One of the first things you need to do to complete a Wanhao Duplicator I3 Plus (or Monoprice Maker Select Plus) conversion to work with RAMPS is modify RAMPS to work with a 24 volt power supply. The other option is to pull out the 24V supply and put in 12V. But that would require changing some of your other hardware and you also lose any advantage that the 24V supply gives in the first place. For me, I chose to keep the (theoretically) better 24V supply and modify RAMPS.
If you have not already bought your RAMPS board, please read through this whole post before purchasing. After reading you can make a better choice and save a little work by buying the right one.
Also, don’t power up the RAMPS board until you have completed all the steps in this post. In a later post I will show you how to wire everything up. It is probably best to wait until you get to that point before applying power.
Choosing a RAMPS Board
You should assume that your RAMPS board is designed to work with 12V. They do make boards that can accept both 12 and 24 volts, and you might want to buy one, but it is best to assume your board is 12V and confirm that it will work with 24 before plugging in the higher voltage to test.
The cost of a 12 volt RAMPS setup with stepper drivers and LCD screen is the same as a 12-24V RAMPS board by itself. All the 12-24V boards that I found had the Arduino Mega integrated into the same board as the Pololu shield. I personally like discrete components (as much as is practical) so that if one part dies it can be replaced without having to replace the whole system.
Therefore, my preference was to buy a $40 kit that included the Arduino, Pololu shield, stepper drivers and LCD that needed to be modified for 24V. As opposed to $40 just for the Arduino/Pololu integrated system without drivers and LCD but was already setup for 24V. You will have to decide that on your own. If you buy the 24V setup, then you can completely skip this step. But you will have to figure out the LCD and stepper drivers on your own. Also, I found out in the end of this conversion, the wider boards can’t be housed underneath the printer like the original board was. You will have to build a separate enclosure for it.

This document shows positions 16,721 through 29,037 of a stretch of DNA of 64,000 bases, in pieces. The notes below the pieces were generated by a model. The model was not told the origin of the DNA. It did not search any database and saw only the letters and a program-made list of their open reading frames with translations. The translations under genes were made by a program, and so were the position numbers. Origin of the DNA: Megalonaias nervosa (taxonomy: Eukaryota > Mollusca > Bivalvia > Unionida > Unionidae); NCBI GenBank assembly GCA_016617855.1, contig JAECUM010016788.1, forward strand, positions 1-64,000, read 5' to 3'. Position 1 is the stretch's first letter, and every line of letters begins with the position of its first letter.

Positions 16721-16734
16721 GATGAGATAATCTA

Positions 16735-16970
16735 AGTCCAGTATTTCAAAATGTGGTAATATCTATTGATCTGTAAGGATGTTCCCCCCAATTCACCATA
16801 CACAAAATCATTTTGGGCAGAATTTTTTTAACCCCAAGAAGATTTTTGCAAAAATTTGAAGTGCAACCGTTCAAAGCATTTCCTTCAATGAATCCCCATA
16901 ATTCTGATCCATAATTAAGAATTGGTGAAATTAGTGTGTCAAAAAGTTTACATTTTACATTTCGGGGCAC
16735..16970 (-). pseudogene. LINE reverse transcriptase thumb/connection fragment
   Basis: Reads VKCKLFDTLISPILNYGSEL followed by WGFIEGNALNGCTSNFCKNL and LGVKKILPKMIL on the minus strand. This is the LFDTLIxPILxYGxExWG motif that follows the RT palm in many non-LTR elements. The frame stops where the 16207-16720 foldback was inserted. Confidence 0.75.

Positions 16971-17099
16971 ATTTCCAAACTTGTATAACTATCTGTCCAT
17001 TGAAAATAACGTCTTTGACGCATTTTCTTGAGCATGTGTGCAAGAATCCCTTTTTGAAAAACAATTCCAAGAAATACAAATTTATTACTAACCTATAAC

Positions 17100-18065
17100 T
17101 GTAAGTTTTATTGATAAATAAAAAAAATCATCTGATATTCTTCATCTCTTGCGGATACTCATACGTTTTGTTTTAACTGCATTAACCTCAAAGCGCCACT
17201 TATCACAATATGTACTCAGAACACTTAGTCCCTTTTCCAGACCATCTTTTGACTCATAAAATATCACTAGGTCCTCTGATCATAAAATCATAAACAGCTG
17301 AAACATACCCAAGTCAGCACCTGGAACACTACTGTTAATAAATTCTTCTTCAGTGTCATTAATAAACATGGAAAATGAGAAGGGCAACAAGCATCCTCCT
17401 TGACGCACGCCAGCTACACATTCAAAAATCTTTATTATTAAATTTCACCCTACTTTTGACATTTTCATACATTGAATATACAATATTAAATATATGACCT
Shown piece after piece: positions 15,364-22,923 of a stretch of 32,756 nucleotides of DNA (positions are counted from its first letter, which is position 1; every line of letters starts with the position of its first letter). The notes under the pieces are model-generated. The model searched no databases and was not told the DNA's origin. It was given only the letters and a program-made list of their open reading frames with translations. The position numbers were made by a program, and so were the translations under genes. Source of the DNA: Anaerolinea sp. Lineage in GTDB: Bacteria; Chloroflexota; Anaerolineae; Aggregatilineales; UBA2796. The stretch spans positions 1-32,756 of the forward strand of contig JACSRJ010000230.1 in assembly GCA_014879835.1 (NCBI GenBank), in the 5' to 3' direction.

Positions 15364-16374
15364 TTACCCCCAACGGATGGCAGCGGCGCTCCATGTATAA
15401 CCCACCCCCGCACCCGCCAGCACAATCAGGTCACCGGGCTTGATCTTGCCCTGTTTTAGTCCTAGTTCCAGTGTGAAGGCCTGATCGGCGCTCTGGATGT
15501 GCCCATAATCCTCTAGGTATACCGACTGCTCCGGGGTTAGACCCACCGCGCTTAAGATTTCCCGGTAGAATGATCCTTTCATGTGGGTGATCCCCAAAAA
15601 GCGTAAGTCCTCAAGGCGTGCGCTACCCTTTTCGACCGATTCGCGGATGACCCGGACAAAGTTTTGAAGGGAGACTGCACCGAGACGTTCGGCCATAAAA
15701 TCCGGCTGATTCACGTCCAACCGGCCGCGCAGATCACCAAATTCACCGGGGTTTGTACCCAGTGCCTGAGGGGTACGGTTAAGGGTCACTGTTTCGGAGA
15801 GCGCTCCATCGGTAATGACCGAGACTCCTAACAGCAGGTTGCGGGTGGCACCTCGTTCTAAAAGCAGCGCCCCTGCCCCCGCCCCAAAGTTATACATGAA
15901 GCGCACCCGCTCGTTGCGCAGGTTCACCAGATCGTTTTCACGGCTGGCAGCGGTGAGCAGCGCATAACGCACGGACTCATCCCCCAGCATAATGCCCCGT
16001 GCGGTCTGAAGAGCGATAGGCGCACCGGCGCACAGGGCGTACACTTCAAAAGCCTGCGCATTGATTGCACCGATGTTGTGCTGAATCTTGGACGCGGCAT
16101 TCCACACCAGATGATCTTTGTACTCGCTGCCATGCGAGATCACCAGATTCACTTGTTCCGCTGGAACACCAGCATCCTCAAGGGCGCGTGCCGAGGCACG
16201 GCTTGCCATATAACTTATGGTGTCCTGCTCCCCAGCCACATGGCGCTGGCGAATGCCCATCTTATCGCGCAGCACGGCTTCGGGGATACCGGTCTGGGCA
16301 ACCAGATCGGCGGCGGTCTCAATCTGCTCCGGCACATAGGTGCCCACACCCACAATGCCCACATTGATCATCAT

For the rest of this step, I assume you have a 12V RAMPS board. You can get them at the supplier of your choice: Amazon, eBay, dx.com, AliExpress or Gearbest. There are many other places to get them, but that should get you started. I chose Amazon for this because I wanted it quickly and for RAMPS, stepper drivers and LCD in one package buying from the Chinese shippers and waiting up to 2 months was not much cheaper (if at all).
Capacitors, Fuses and Diode
Assuming you have a 12V RAMPS board, there are three types of components to check or modify to make it work with the higher voltage supply: capacitors, fuses and diode.
In the image above (you can click it to get a larger image), you will see various components highlighted with circles and arrows. Refer to this image in the explanation below.
There are two different sets of large, electrolytic capacitors. They are physically different sizes which should make it easier for you to identify. In the image above the capacitors circled in yellow are the ones you need to be concerned about. The 3 circled in green should not need to be checked or modified in any way for working with 24 volts.
The 6 yellow-circled capacitors should be rated at 35V or higher. Your’s may say something like 36V, 100V or some other cryptic code for the voltage rating. If these capacitors are less than 36V you really should replace them. If your capacitors are 24V or less, you can expect it to not work at all, or very unreliably until it fails. To make it easy try to buy a board with the right capacitors so you don’t have to replace them.
The reason we don’t have to worry about the green-circled capacitors and their lower rating is they are not using the 12 or 24 volts from our power supply. That segment of the board is stepped down to 5 volts. Therefore, whatever the manufacturer originally installed for that section of the board should be sufficient.